But I get through it and get it all done and get to the other side and hopefully have a book I’m really happy with then. It’s one of those moments—I’m sure you appreciate as well—you get to the point where you are happy with it, but you have to draw a line in it because you could keep going seeking perfection. You could just keep going and another couple of drafts of that, then it’s five years later and you’re still working on that one book and at that point you’re thinking, has it got better now or was it better three years ago?
Debbi: I tend to be that way more with screenplays than I do with books actually. Screenplays are like a continual work-in-progress all the time.
F. R.: The thing with the screenplay more than the book is your screenplay, you are handing it to other people, so you are giving it across and then there’s lots of notes from the director and the actors and things change.
Debbi: Exactly. Exactly. Even before then, just to reach a reader, it’s a lot of work. That’s all I’ll say about that. I’m interested in the fact that you seem to blend genres and kind of shift among them very easily. What made you decide to be horror? Are you more horror or thriller or crime? How do you like to describe your writing?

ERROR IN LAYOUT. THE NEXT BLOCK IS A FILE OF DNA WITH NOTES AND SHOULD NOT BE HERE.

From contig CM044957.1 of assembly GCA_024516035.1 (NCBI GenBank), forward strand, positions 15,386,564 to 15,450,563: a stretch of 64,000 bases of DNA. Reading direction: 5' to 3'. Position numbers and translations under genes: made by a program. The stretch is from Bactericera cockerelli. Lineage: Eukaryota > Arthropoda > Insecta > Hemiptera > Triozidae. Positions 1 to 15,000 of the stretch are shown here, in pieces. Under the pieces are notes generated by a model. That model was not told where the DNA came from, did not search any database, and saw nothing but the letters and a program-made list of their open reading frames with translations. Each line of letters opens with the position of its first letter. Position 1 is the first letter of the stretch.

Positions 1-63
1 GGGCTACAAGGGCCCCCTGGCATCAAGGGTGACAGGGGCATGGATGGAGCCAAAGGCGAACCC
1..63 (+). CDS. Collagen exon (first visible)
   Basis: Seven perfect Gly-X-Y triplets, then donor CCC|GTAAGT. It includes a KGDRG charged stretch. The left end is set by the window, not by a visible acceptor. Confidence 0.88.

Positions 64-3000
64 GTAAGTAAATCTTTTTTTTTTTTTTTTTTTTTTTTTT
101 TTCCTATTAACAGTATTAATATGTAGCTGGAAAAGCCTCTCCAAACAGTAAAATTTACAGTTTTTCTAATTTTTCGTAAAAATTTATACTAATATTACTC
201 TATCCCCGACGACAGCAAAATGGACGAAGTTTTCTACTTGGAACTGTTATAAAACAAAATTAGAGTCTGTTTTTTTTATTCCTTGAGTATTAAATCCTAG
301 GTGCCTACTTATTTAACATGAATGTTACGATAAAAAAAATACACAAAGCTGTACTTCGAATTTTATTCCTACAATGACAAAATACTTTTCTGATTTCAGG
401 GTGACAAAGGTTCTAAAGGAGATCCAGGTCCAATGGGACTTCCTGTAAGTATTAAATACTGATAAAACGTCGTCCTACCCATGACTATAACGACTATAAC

F. R.: When asked about the books I write, I say I write supernatural thrillers and historical thrillers, my Screen Sirens Noir. I’m not entirely sure how you would do the noir novel right now with mobile phones and technology. There are obviously ways you can do that with thrillers, but I don’t want to tackle that stuff. I see myself as someone who writes thrillers, but it just depends on what kind they get blended with.
A lot of it is me writing stuff that entertains me, and hopefully other people come along. My supernatural thriller series Ludo Carstairs I wrote, one of the Ghostly Shadows books first introduced those characters, and I wrote that one Call of the Mandrake, and I was thinking very much the central relationship is Sherlock Holmes and John Watson. My wife who was reading it goes, it’s very Doctor Who this. It’s very Doctor Who and companion. That hadn’t occurred to me, given how much Doctor Who I see that doesn’t surprise me. I do now in my head, whenever I’m writing one of these go, there has to be like a Doctor Who scene, just for the central character, that’s to be brilliant. Just that kind of you can try and solve this by being brilliant.
So that’s in my head all the time. It’s something I like, but then when I’m doing one of the noir novels, it is a fine line when you’re doing one of those books. You want to do all the tough guy stuff and you want to sort of lean into your Chandler and so on, but it’s very easy to tip into parody, particularly Chandler. If you’re trying to write, it’s very, very easy to go, yes, this is some kind of joke then, isn’t it, the way you are writing now, rather than going …